I went, last weekend, to the 60th birthday celebrations for Stand magazine, which has played a major role in contemporary poetry and deserves to be supported in every possible way. I gave a reading and listened to others and the general standard was extremely impressive. The most distinctive though was by David Gaffney who writes micro-fiction, - each piece 150 words long. He read, for example, one about the emotional meaning of the spiral structure of Ikea stores,  a deeply creepy one about wardrobes, and one about a man who hates grocery shopping so much he starts - on the principle that people buy more or less the same things - to commandeer trolleys which have already been loaded by other people. One day his victim notices what he's done, but he decides to pretend he knows her:

'Darling, I'll just get eggs.'
'We've got eggs,' the woman chirped. 'Listen, do you want to go out to the car? You look stressed. You can listen to your tape.'

I talked to David at the interval and, in an attempt to influence him, broached the subject of blowdry handriers: how the conventional ones breathe a death rattle on your hands and leave them no drier than before, but the Dyson Hyperblade is scarily effective - if you look at your hands while it's operating, you can see it drives deep ripples across them, as though it's plunging underneath your skin to dry it from the inside. It may work, he seemed interested.

Wednesday, 12 September 2012

Hillsborough Report

Tony Blair said 'We're all middle-class now', but the horrors explicit and implicit in this report indicate the very powerful role that class still plays in British society, and which is all the more powerful because class is being so cleverly and subtly marginalised as a way of understanding contemporary experience. That the innocent victims of this horror could actually be blamed for causing it, and that such blame was routinely extended and so widely believed, shows the extent of the dismissive contempt with which they were regarded in the first place, and shows how class prejudices carry the weight of unexamined 'common sense', and can be used against the working class by the same people who say it is old-fashioned to talk about class at all.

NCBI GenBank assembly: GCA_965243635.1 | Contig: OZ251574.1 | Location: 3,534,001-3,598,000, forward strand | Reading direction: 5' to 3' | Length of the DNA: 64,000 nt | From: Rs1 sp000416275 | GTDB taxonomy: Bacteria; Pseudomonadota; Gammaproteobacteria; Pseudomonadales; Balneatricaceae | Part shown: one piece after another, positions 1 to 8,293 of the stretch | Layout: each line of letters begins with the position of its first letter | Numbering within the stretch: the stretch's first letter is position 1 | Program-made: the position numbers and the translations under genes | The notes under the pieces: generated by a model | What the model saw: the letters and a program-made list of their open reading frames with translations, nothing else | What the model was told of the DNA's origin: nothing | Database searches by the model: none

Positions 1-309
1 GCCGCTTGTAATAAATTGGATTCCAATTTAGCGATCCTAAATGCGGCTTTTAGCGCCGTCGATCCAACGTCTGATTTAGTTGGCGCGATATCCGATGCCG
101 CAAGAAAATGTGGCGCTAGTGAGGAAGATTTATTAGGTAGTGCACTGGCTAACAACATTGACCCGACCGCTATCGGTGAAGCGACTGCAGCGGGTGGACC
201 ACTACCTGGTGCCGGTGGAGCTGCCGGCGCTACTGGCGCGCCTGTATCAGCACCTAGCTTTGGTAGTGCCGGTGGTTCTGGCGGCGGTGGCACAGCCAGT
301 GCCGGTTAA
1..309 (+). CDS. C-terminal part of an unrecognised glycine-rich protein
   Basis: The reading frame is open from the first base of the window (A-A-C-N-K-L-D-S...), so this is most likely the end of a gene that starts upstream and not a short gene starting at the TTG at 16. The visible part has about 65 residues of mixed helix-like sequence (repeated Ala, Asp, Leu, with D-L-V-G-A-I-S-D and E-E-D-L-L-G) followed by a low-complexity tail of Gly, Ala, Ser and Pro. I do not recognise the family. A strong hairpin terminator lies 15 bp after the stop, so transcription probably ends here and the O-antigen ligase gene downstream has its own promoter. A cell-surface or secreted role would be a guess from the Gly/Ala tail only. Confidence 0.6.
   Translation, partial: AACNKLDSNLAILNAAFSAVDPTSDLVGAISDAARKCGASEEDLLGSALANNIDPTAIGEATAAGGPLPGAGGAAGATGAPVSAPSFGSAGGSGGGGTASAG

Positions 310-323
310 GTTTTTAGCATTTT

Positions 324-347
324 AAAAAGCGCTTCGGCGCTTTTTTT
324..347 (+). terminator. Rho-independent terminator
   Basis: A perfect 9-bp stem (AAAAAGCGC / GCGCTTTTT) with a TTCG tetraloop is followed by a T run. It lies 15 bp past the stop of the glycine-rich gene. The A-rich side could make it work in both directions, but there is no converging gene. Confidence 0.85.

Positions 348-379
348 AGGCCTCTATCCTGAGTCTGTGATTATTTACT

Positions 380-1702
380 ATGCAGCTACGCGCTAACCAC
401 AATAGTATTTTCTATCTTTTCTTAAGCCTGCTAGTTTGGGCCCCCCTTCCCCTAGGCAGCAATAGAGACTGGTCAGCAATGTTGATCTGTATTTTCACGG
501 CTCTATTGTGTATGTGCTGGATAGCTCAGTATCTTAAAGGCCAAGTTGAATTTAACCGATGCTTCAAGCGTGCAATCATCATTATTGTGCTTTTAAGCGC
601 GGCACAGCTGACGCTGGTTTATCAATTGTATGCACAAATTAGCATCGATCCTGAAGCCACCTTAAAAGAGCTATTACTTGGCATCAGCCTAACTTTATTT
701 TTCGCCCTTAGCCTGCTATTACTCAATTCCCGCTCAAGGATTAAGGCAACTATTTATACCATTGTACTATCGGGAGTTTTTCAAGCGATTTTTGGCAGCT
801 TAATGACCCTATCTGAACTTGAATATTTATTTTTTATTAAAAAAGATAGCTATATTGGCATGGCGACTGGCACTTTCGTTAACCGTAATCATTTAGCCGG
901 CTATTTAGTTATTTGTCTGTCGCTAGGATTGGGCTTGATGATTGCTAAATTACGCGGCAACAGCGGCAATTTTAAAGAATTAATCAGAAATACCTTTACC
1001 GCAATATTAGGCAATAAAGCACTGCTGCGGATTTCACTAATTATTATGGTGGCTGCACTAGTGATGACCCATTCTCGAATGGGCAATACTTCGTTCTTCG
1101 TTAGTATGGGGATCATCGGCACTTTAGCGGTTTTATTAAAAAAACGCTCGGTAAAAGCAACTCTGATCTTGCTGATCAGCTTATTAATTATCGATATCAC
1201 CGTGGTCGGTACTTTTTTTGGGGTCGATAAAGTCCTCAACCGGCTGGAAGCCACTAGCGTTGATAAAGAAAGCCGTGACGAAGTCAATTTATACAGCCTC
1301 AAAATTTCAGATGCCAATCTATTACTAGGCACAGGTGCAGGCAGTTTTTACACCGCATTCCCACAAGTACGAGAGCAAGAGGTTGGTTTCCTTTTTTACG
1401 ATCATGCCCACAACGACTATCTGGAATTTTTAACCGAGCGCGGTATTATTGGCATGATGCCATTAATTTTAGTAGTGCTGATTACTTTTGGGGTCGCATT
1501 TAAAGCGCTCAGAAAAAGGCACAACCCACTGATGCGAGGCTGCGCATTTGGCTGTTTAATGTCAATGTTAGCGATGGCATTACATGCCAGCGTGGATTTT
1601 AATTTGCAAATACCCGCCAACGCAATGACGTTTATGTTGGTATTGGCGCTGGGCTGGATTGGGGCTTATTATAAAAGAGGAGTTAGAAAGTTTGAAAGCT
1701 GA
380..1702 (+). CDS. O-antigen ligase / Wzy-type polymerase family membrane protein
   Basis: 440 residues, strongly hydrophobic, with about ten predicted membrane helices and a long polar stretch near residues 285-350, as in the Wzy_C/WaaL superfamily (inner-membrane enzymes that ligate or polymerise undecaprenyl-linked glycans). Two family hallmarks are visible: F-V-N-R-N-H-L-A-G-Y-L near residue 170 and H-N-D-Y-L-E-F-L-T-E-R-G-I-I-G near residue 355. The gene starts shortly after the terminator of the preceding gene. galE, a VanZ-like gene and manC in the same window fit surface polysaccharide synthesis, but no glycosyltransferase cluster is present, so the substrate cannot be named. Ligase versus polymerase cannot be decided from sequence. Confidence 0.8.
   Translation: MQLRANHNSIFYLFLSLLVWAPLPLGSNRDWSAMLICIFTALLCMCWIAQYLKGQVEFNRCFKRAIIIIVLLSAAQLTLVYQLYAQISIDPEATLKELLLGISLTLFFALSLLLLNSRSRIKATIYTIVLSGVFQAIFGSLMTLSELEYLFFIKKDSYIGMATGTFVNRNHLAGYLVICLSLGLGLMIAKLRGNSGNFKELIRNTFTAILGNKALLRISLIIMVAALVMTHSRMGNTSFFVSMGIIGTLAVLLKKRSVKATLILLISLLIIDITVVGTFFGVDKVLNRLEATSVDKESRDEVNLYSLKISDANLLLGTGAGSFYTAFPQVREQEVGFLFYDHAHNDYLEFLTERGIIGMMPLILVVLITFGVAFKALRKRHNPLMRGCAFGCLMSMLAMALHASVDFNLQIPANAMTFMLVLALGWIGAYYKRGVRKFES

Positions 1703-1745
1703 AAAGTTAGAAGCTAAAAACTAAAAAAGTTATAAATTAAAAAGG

Monday, 27 August 2012


It's odd how the word poetry is used in sporting contexts as a term of the highest praise - that sprint finish was sheer poetry - by people who would never read a poem.

Wednesday, 8 August 2012

secret wheels: funding for athletes

The Olympics have certainly been a fascinating, vivid spectacle, and the British medal-winners are generally compelling and often charismatic individuals. There's been some discussion of lottery-funding and fears etc it will decline after the home event, but there's been no attempt that I've seen to look at the bigger picture in the funding - about funding for athletics in comparison with other cultural activities that find it difficult to fund themselves from their audiences alone. Poetry is comparable in this respect to a sport like kayaking - it's a minority interest and needs public money to survive. The difference is that poetry is part of a very long British tradition and one which forms part of our larger global prestige. Its neglect is evident when you compare the imminent appearance of British athletes on stamps to the absence of WHAuden from such honours in his centenary year a couple of years ago. Auden was the greatest British artist of the twentieth century. This is also reflected in the funding - British success at the Olympics has been achieved through targeting lots of cash at elite athletes. The amounts involved are staggering when you compare them with Arts funding which has been squeezed and squeezed so that small presses like Salt and Cinnamon are struggling desperately to survive. It's not just poetry that's suffering, but all the Arts, and the career of Danny Boyle, who directed the opening ceremony, needs to be borne in mind in this context. He's a generation older than the athletes and benefited from a previous economic regime - he was a student in my own academic department at a time when students got grants. He will also have furthered his career in Britain at a time when there was general funding for all the Arts. Younger versions of him will certainly be struggling to make their way.